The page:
How digital trust can overcome the impact of fraud on CX


Instilling digital trust by putting identity at the heart of business operations is the digital version of putting the customer first.

Digital trust is essential for developing and maintaining positive, long-term relationships with customers. Trust encourages the sharing of digital identity information that can be used to improve the customer experience (CX).

Why? Digital identity includes various information relating to an individual’s identity that is left out during online interactions. For example, when a customer logs into their account, they identify themselves with an email and password and can include how they type, device used, time and location.

The problem is that verifying the identities of genuine users online is currently not working. Users forget their usernames and passwords, and fraudsters can acquire them.

Fraud, scams, malware, bots or social engineering are all symptoms of the real problem that digital identity is currently being shattered and is causing a digital trust crisis. How can we protect customers and provide a seamless user experience?

Online fraud and scams will increase if businesses shifting to a digitally driven model continue to use today’s obsolete methods to identify, verify, and authenticate.

When cybercriminals attack online interactions and transactions, businesses and consumers alike suffer the consequences. And it is the lack of understanding of the root cause of weaknesses in technology systems that makes it difficult for organizations to make informed changes.

Fraudsters clearly capitalize on vulnerabilities, and businesses need tools to ensure digital identity is at the heart of every transaction.

The price of an influx of new customers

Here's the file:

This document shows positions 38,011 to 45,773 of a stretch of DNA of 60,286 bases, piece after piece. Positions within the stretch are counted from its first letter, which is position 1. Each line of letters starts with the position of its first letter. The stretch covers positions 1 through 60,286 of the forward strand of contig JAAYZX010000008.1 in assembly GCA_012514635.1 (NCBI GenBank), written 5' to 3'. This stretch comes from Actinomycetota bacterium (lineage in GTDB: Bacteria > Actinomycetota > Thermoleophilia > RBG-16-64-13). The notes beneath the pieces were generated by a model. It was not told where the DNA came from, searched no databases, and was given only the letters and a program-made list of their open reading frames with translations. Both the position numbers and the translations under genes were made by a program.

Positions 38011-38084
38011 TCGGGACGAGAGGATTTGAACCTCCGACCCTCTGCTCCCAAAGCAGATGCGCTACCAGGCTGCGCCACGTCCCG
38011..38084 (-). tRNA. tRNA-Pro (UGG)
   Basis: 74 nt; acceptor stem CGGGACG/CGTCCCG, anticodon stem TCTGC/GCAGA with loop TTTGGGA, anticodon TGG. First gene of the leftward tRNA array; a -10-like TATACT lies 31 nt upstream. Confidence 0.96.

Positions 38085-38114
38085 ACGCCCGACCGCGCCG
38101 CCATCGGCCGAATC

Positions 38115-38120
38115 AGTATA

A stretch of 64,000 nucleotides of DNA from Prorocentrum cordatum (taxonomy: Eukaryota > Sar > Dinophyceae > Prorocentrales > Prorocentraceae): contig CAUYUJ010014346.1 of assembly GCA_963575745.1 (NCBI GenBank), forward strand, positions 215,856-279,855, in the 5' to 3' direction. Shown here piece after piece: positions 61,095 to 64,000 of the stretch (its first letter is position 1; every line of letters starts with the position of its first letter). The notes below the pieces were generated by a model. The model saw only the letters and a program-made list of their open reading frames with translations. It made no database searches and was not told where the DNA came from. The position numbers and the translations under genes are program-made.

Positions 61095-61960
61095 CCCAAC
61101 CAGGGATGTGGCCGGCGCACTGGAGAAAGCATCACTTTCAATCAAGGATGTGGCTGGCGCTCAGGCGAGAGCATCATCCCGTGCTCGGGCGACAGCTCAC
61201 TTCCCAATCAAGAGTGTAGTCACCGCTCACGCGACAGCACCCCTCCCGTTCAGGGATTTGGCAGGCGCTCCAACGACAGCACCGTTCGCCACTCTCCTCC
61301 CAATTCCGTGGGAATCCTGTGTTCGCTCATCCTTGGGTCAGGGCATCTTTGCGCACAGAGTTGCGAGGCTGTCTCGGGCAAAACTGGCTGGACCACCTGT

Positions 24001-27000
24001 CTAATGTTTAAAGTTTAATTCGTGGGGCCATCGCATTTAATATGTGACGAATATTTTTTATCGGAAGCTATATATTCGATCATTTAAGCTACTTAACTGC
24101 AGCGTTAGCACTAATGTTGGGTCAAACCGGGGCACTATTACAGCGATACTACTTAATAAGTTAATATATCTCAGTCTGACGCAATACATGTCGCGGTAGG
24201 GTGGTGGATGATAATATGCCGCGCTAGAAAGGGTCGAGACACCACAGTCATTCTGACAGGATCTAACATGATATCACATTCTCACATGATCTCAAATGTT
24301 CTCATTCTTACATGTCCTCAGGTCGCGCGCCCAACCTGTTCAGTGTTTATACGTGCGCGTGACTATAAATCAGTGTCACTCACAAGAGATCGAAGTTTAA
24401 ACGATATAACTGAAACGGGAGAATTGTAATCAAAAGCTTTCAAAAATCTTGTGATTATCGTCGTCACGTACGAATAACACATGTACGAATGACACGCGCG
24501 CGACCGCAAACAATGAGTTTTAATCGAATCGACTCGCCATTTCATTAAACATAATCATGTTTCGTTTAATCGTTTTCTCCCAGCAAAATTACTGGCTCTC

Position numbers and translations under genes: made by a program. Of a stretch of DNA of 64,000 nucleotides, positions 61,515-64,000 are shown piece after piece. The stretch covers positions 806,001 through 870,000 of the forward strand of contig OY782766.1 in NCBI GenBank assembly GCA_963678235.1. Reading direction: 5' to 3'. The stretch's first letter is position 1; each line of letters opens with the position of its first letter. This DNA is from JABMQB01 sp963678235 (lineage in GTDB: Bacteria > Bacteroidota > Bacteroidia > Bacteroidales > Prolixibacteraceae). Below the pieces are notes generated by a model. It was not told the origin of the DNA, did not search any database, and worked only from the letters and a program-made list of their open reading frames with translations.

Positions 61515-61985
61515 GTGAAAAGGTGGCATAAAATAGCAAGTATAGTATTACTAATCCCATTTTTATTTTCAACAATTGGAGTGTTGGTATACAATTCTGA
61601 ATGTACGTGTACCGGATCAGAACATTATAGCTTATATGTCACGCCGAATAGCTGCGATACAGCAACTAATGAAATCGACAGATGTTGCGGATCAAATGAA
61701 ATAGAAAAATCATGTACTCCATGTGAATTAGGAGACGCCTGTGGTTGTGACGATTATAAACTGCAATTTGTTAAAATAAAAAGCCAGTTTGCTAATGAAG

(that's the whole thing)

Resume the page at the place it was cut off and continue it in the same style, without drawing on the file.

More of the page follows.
The growth of the e-commerce sector has been incredible over the past 18 months. Due to the pandemic, many businesses have been forced to provide their products and services online to survive and of course to meet increased customer demand.

The increase in the number of new customers has been positive for tech giants such as Facebook, Microsoft, Alphabet and Apple, who said they generated an astounding $ 250 billion profit from increased digital spend and purchases. in line. However, the lack of experience in handling such growth for some companies means that they have taken what are in fact analog processes and digitized them instead of rethinking the customer journey and touchpoints for one. full digital experience. This means that many businesses don’t have the right technology to secure their customers’ online travel, personal data, and accounts, leaving businesses and consumers vulnerable to fraudulent attacks.

Fraudsters and malicious actors take advantage of this vulnerability. The average number of fraudulent messages received through all channels by an individual is 1,133 per year; that’s three a day. A quarter (24%) of those surveyed also said they receive more messages from scammers than from friends and family, according to a recent study by Callsign.